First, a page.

The book has one fantastic photo of Queen Mary with many of her grandchildren from the Duke’s personal collection. Sadly, two of the photos have misidentifications. In one the Duke himself is left out–it is supposedly his christening, but it was clearly his sister, Princess Alexandra’s christening because a nanny is very clearly wrangling him as a toddler in her arms! The other identifies the current Queen as the Duchess of Gloucester! Surely the handbag was a tip-off? Apparently not.

Royal Life by H.R.H. The Duke of Kent and Hugo Vickers is available in the USA on Kindle and will be out in an outrageously high-priced hardbound edition later in the year.

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Review: The Windsor Diaries 1940-45 by Alathea Fitzalan Howard


My Interest


Cumberland Lodge, where Alathea lived with her Grandfather in Windsor Great Park

Queen Elizabeth has had many a biographer in her 95 years. This book, while not a biography, is the personal diary of a “friend” from her childhood and teen years. Alathea Fitzalan Howard, had she been born a boy, would have ended up as the Duke of Norfolk–the U.K.s highest ranking Catholic outside the clergy and is the head of the College of Arms. This “College” is the organization that creates the Standards {flags] and coats of arms that relate to royalty and nobility. The Duke of Norfolk, then, is a very important man in the ceremonial world, for this position, like the Dukedom, is hereditary.

The Story


Princess Elizabeth with Alathea (to her right) during a Girl Guides meeting. Photo: Getty Images

Alathea, was a very privileged girl–her grandfather lived in Windsor Great Park in a royal residence–Cumberland Lodge. She was a member of the Girl Guide [Girl Scout] troop started for the young princesses Elizabeth and Margaret and had known them in London. She also went to drawing lessons with the Princesses and to fun events like films and, later, to dinners and dances. She participated with them in the first pantomimes they did during the War as well. Being a little older than Princess Elizabeth, Alathea, saw herself as a judge of character, behavior, etc., of her younger future monarch (for by this time no one held out any hope of the then Queen Elizabeth (later known as Queen Elizabeth, the Queen Mother) producing at son at the age of 40+.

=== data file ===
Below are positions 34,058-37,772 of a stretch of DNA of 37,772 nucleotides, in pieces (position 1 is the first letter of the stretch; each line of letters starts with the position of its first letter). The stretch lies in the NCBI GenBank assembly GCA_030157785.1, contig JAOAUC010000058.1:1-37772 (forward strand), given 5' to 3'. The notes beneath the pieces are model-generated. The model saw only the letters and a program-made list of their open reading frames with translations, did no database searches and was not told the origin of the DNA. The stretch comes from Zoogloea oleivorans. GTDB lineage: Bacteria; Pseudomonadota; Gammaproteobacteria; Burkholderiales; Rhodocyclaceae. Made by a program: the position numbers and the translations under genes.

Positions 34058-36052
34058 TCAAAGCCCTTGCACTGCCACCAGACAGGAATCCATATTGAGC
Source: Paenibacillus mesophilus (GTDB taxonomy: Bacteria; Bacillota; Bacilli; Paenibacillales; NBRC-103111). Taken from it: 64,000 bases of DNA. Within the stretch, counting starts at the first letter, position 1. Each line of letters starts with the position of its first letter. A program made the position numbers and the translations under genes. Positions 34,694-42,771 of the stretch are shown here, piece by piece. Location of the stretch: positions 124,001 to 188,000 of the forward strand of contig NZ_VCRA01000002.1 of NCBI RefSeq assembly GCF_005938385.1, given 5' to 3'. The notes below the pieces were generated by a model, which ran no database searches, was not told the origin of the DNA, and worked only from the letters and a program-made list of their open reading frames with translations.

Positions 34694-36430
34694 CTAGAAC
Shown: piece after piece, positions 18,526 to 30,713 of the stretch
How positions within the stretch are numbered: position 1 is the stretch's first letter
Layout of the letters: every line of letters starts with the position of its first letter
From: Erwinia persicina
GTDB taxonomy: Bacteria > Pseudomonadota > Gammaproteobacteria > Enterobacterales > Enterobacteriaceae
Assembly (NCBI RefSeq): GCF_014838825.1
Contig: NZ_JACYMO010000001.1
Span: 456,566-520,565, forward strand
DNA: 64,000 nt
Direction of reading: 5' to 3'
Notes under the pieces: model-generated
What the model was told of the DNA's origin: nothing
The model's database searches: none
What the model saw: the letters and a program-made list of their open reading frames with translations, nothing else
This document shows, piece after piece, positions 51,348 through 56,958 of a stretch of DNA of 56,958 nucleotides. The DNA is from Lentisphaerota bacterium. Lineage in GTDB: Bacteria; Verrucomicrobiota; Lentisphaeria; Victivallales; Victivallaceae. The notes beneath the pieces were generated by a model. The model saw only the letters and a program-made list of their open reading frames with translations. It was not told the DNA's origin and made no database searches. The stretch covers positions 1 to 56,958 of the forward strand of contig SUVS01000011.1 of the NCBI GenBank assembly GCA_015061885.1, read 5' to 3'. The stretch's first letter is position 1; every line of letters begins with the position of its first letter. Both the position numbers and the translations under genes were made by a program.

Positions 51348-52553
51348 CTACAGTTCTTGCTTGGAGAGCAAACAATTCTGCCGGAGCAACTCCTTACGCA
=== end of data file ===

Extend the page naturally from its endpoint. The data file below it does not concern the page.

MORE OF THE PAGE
As I mentioned above, this was a personal diary. Alathea was very taken with royal life and adored the royal Princesses. She was snobbish to an extreme even for her day. She felt, as many others did, that it was wrong for the Princesses to act in their “pantos” with “common” schoolchildren. Today, no one thinks a thing of royal children acting in school plays, but of course those are always at PRIVATE schools, lol.

What we do learn about the Queen is that she was kept sheltered, yes, but not nearly as much as the highly fictionalized (and hijacked) book by Marion Crawford, The Little Princesses, suggested. She did not confide in friends–or at least not in Alethea. She was rarely left alone and would sometimes bolt ahead of a group on a walk to just be alone. While the diary does not contain much new information, it does confirm what most have thought–Elizabeth was in love with Philip from the start, but it took him some time to be in love with her–that is to be expected when a girl is 13 and the young man is an 18 year old Naval College cadet, but he did like and respect her.  And, Elizabeth certainly did notice other men–Hugh Euston, the future Duke of Grafton, for example, but Philip always topped her list.

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Princess Elizabeth trains as A.T.S

Alathea could be wisely cynical too–as when she says spots the truth of Princess Elizabeth’s “war” service. Of course it was a p.r. stunt. Did anyone want Margaret to end up Queen? Or worse, The Duke of Gloucester–known as the “unknown soldier”? No, war service with an actual “hot” war going on was pretty much a no-go for Elizabeth, just as going on the D-Day invasion was for her father and Churchill. Still,  Princess Elizabeth she got to attend a real training classes with other ATS-recruit-pupils, and was taught to drive and to service car and truck engines. Best of all, she was allowed out unrecognized behind the wheel of car or truck in London–that was likely marvelous for her. It doesn’t matter that the war was all but over, it was an experience she badly needed.

Elizabeth is rightly identified as “no intellectual” but was obedient, quiet, reserved, and in short, a good choice for Queen. Margaret, on the other hand, was so loved and petted and admired that she was pretty much a brat–at least at the age she was in diaries (the end when she was about to be 15). Like everyone, Alathea finds Margaret great fun, but she sees the qualities in Elizabeth that made everyone so happy that she was the first born and heiress presumptive to the throne.